Another animated series on television, Motu Patlu is also an adaptation from the comic Lotpot. Motu is plump, whereas Patlu is his thin friend. A loose spin-off from Laurel and Hardy, the comics and the series focus on the various mishaps in their lives. The original creator of the characters was Kripa Shankar Bharadwaj. After him most of the series was created by Harvinder Mankkar.
Kripa Shankar Bharadwaj is regarded as a great cartoonist of India. 70% of the characters in the Lotpot series have been created by him.
Not exactly a cartoon character, Feluda is a fictional detective character. Based along the lines of Sherlock Holmes, he is often assisted by his cousin Topshe on various investigative cases. Feluda stars in a series of novels and short stories in Bengali and is one of the most popular fictional characters in West Bengal. Created by Satyajit Ray, the master storyteller, the Feluda series has been adapted on various mediums, including in films, television, animations and radio.
We often relegate cartoon characters to being entertainment sources for children. Yet, cartoons have often transcended from mere childish gimmicks to serious conversational and opinionated mediums. RK Laxman’s Common Man is a classic example of how a simple cartoon character became a representation for the aspirations, hopes and commentaries of the common man of those times. Amul’s ‘Girl’ cartoon often speaks her mind through witty lines that are a sharp satire or an analysis of current situations or incidents.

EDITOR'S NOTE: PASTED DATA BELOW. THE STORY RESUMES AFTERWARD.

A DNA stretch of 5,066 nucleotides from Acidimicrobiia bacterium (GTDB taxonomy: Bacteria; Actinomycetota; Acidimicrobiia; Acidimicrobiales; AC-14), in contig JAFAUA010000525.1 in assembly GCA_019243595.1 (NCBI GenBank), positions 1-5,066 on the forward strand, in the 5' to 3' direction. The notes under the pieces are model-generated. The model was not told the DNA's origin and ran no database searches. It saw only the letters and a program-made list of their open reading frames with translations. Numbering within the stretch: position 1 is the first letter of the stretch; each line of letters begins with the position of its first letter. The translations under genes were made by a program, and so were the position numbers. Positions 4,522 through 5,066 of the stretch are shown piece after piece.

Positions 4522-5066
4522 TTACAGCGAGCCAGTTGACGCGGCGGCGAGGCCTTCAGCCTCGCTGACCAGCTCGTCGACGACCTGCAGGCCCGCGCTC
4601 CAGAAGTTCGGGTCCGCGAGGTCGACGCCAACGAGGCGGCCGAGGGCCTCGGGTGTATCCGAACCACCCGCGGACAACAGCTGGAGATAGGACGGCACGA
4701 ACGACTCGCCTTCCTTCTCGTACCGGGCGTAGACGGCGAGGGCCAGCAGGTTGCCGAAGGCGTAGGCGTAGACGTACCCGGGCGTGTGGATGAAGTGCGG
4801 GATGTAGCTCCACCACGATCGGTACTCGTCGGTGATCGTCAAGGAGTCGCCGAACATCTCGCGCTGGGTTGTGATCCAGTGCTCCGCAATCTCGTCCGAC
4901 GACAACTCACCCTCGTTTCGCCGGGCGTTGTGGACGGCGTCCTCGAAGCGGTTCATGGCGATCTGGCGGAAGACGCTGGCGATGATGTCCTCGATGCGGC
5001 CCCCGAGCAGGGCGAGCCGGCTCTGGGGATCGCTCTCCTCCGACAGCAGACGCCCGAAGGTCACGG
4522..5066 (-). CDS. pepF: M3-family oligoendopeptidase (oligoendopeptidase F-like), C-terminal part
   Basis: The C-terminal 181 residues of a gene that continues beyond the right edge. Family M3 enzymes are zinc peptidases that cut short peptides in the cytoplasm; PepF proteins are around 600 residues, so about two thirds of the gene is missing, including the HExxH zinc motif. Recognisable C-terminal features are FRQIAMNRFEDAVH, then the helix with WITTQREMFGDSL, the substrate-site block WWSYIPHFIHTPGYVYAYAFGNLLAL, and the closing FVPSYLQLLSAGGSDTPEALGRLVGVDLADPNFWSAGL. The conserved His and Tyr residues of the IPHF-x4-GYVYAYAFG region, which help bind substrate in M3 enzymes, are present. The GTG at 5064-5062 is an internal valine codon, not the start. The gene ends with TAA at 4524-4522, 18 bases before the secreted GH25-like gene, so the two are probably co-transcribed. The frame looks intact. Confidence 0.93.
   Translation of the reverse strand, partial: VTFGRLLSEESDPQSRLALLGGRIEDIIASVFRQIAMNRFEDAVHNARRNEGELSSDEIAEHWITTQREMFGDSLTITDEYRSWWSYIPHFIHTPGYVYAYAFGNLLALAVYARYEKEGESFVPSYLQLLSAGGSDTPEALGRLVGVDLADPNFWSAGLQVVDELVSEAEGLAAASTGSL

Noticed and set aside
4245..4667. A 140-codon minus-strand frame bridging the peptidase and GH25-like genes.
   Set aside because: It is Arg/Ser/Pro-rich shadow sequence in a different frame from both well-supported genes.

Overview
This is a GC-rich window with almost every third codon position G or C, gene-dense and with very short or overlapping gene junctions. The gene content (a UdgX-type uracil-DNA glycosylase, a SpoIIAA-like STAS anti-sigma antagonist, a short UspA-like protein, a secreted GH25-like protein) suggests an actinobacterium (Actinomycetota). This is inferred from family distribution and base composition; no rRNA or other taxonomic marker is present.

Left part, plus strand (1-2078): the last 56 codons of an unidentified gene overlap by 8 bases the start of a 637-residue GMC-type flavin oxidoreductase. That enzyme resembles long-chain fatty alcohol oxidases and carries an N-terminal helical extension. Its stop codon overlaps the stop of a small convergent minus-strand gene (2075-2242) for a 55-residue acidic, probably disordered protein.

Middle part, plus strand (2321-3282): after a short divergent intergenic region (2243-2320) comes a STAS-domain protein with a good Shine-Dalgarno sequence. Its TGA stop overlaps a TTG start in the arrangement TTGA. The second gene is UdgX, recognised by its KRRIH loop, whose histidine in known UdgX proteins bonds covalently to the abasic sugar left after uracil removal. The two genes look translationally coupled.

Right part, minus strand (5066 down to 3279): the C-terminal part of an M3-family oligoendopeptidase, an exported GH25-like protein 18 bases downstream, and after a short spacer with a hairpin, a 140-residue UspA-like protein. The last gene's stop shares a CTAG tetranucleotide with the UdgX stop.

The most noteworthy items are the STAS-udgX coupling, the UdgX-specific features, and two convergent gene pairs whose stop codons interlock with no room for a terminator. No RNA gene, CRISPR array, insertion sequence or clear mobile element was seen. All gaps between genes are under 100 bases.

Cartoon Characters Not Just for Kids!
Controversial cartoons have got people in trouble, whether it be political jabs or religious sentiments. And hence, cartoons like all forms of artistic expressions should not be seen only as tools to create animated content for young ones. But also, as a mode of expression that can reach and impact an audience with limited words or punch lines and caricatures.
Fiction vs Reality
Finally, fiction is often closer to reality. Through animations and comics, stories and characters that are fictional unfold and bring to the surface the touching realities of our lives. Every character brings with them their typical personality. There are real emotions that are laden under the façade of drawings or graphics. The stories and character graphs of each of these fictional characters are also important because they are often a larger extension than of just themselves. It is not just Chacha Chaudhary that we see solving a case.
We see an old wise uncle in our family or a dear neighbour who exhibits the same acumen. We laugh over Supandi and Shikari Shambu’s tales, but we relate to their confusions and stupidity readily. Don’t we wish to escape and lunge on trees like Mowgli and feel the raw fear in times of distress? We understand the bonds of friendships through Chhota Bheem’s gang, and we are reminded of our neighbourhood friends with whom we love to spend our evenings. Yes, there is a bit of ourselves in each of these characters and their culture and social rootedness makes them fond members of our growing up years. And in the midst of all of it, we hope not to forget the genius and artistry of those who created them!